Fewer tourists

    “The consequences for the German tourism sector are serious,” warned Guido Zöllick, head of the German Hotel and Restaurant Association. Already by the second week of March, 76.1% of members had reported a sharp decrease in bookings and a drop in revenue. The German parliament has banned tourists from visiting the glass dome of the Reichstag building until further notice.

  • How is coronavirus affecting life in Germany?

    Border checks

    In an effort to prevent further spread, Germany has closed its borders with France, Luxembourg, Switzerland, Austria and Denmark. Authorities in Poland and the Czech Republic had already begun spot checks, measuring the temperature of travelers crossing main road borders out of Germany.

  • How is coronavirus affecting life in Germany?

    School closures

    Preschools and primary schools across Germany have shut. The closures have affected more than 2.2 million children up to age 16 countrywide, according to Germany’s Federal Statistical Office. German television stations have adjusted their programming in response to the school closures.

    Author: Martin Kuebler

She said it was currently “much too early to think about loosening the restrictions.”

“It would be much worse to do it too early, and we are still very far away from what we need to achieve,” the chancellor added.

Germany’s population fo over 82 million has been called on to “reduce contact with other people except for members of their own household to an absolute minimum in keeping with the existing rules, including during the Easter holidays,” according to a transcript of the call seen by news agency DPA.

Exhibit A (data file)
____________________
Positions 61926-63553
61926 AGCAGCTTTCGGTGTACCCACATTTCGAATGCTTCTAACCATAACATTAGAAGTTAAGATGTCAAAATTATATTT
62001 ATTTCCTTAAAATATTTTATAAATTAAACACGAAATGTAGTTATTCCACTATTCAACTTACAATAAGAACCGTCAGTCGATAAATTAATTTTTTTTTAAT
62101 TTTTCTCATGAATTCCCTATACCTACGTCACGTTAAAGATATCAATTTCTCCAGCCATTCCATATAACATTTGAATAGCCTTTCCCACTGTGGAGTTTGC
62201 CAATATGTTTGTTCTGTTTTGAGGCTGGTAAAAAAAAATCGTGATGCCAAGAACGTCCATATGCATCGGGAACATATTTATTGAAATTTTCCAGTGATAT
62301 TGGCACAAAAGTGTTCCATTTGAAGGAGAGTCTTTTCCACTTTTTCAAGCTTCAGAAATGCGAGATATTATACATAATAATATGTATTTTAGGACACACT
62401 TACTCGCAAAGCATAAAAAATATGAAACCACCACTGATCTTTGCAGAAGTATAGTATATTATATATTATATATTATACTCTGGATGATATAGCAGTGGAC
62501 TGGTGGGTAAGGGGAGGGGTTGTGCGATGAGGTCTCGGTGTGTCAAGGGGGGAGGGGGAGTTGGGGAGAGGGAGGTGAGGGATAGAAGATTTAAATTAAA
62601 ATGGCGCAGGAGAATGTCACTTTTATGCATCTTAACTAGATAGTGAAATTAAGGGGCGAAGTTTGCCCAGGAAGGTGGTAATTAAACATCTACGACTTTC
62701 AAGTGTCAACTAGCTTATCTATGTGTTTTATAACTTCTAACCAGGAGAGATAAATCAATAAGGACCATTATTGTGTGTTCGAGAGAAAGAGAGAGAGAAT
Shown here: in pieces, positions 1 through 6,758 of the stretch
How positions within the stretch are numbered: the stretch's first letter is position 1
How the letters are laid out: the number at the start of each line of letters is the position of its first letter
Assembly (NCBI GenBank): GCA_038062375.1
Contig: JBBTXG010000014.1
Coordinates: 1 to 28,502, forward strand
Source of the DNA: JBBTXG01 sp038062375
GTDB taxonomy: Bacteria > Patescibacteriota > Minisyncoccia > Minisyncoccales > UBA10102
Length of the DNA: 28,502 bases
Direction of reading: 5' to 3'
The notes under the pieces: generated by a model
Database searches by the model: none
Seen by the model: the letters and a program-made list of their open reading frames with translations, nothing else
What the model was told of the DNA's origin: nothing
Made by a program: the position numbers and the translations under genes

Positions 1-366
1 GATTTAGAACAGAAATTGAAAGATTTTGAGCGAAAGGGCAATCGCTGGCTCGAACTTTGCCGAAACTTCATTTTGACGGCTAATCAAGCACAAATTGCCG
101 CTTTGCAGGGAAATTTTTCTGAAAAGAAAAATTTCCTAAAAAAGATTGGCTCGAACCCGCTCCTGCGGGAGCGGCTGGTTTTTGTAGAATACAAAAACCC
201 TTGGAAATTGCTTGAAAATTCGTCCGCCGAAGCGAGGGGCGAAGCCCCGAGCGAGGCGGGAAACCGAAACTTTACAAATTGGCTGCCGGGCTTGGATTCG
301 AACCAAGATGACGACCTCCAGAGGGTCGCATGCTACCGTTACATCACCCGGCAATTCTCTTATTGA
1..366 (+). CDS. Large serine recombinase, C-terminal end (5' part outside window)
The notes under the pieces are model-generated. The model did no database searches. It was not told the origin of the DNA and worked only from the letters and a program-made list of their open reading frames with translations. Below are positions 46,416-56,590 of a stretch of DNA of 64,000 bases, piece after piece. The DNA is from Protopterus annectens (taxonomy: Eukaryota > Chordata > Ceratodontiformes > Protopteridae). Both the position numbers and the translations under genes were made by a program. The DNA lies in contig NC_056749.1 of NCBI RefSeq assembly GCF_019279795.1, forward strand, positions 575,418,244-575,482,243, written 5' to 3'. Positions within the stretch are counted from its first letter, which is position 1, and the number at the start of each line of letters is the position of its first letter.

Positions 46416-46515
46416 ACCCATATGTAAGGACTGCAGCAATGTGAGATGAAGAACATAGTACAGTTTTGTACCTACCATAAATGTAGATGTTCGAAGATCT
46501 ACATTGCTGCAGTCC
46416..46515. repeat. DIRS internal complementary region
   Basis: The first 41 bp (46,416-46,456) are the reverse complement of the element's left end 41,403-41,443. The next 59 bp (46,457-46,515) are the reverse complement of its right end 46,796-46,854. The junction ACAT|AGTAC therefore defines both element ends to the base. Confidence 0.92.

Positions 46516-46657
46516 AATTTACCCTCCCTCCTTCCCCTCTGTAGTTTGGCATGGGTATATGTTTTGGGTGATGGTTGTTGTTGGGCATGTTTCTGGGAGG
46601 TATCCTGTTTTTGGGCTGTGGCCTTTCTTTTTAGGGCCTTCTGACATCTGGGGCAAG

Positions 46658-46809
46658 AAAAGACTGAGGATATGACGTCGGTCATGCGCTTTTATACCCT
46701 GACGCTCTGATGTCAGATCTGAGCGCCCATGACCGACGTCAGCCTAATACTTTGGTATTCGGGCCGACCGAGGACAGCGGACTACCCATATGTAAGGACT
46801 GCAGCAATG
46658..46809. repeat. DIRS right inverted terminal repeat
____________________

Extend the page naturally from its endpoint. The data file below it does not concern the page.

Easter ‘has to be different this year’

Residents have also been called on to forego private trips and visits with relatives during the Easter school break — which end for most states on April 19.

The restrictions also apply to church services. The chancellor noted that she understands that the Easter holidays are usually a time spent with families and for taking day trips or longer vacations.

“That has to be different this year,” Merkel said.

The current restrictions in Germany will be reviewed again on April 14, the Tuesday after Easter, Merkel said.

The chancellor also voiced her support for efforts to develop a coronavirus tracking app to help monitor those who get infected and inform others about needing to potentially get tested.

Read more: Coronavirus and mental health: We are not made for social isolation

No obligation to wear masks

According to the call transcript, the federal and state governments agreed that people should not be required to wear face masks in public to stem the spread of the virus.

However, wearing a mask also does not mean that the person is absolved from observing the other social distancing restrictions.

The current measures ban public gatherings of more than two people, with exceptions for families and people who live in the same apartment or house. Residents have also been called on to keep at least a 1.5 (4.9 foot) distance to others when out in public.

Merkel said that the federal and state governments are working on increasing the number of face masks available for nursing homes as well as for facilities for people with disabilities.

Neighboring Austria implemented a mask requirement on Wednesday for everyone entering grocery stores.

The current restrictions in Germany will be reviewed again on April 14, the Tuesday after Easter, Merkel said.

rs/sms (dpa, AFP)